Geology, geography and global energy

Scientific and Technical Journal

Geoecological and Hydrogeological Studies of the Caspian Sea and Oil and Gas Extraction from Its Waters

2012. №4, pp. 106-121

Serebryakov Andrey O. - Senior Lecturer, Astrakhan State University, 20a Tatishchev st., Astrakhan, Russian Federation, 414000,

Serebryakov Valentina I. - Senior Lecturer, Astrakhan Institute of Construction and Engineering, 18 Tatishchev st., Astrakhan, Russian Federation, 414056,

Serebryakov Aleksey O. - D.Sc. in Geology and Mineralogy, Professor,  Astrakhan State University, 20a Tatishchev st., Astrakhan, Russian Federation, 414000,

Serebryakov Oleg I. - D.Sc. in Geology and Mineralogy, Professor, Astrakhan State University, 20a Tatishchev st., Astrakhan, Russian Federation, 414000,

The article discusses marine and reservoir waters containing new oil and gas deposits in the northern Caspian Sea, covering their specific properties and compositions, and comparing them to other deep-water fields. Faced with declining commodities of extracted and processed oil and gas deposits in the Caspian, the study raises the possibility of recycling the water as a potential source of other raw materials. At this stage, the critique turns its focus to the actual waters of the Caspian Sea. It relates that they have a dynamic viscosity of 0,49-0,52 mPa/second resistivity for 0.045 Ohm/meter, and are filled with unsaturated gases. The gas saturation ratio stands at 0,9 in plantar waters, decreasing as their distance from the reservoir grows to background levels of 0,2–0,3. Furthermore, the standard content of gas separation in the waters is less than 1,53 m3/tonne, while the volume ratio of water (under reservoir conditions) reaches 1,015 m3/m3. The gas saturation ratio of water increases with depth. A distinctive feature of the water producing horizon is its high content of iodine (up to 15 mg/d3 ) and bromine (up to 150 mg/ d3 ), plus its changing ratios of dissolved components, depending on distance from the producing reservoir. In parallel, the document has examined the compatibility of marine waters from the perspective of productive horizons, finding they have a ratio of 9:1-1:9. It has also confirmed the lack of rainfall in the mixtures that can be recommended for sea water injection to maintain reservoir pressure. To increase the volume of oil extraction, without flooding the productive reservoirs, the blueprint recommends some ground water dynamics. These aim, inter alia, to control the proportion of water in the output, assess the potential extent of productive deposits, raise the capacity for oil recovery and identify annular pressure. With respect to oil recovery, the research paper has provided criteria for evaluating the hydrocarbon commodity in offshore exploration areas. In conclusion, the research paper has noted that the saturated gas pressures of formation waters range from 10,1–14,3 MPa, i.e. are lower than reservoir pressures.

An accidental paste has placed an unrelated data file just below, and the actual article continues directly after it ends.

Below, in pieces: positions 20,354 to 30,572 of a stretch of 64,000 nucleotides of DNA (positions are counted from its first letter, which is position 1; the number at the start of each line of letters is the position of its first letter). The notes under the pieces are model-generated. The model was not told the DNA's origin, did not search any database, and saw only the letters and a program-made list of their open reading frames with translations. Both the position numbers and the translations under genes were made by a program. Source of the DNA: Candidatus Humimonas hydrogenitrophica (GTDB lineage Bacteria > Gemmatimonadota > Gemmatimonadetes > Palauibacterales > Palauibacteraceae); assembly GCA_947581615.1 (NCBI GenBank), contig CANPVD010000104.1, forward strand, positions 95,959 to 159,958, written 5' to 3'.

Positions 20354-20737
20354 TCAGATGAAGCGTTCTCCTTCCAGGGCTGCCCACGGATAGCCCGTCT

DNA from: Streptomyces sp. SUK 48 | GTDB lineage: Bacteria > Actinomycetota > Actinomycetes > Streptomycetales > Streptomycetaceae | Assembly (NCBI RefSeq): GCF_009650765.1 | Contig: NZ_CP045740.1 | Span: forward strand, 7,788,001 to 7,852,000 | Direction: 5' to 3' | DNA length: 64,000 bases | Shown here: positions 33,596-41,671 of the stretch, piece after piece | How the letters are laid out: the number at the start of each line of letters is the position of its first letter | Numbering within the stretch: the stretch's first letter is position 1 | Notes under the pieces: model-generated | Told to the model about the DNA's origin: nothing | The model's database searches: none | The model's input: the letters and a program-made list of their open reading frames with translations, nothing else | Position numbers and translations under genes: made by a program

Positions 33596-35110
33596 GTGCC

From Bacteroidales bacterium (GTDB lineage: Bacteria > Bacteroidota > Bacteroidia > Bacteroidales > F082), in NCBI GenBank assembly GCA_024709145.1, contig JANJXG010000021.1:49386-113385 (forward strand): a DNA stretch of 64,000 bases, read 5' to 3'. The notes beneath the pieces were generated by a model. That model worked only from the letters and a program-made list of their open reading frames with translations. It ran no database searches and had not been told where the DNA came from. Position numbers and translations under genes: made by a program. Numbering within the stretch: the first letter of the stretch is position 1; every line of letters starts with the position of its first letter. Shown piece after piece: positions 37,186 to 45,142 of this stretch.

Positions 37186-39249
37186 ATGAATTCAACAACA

Key words: reservoir,sea water,technology,composition,gas content,processing,injection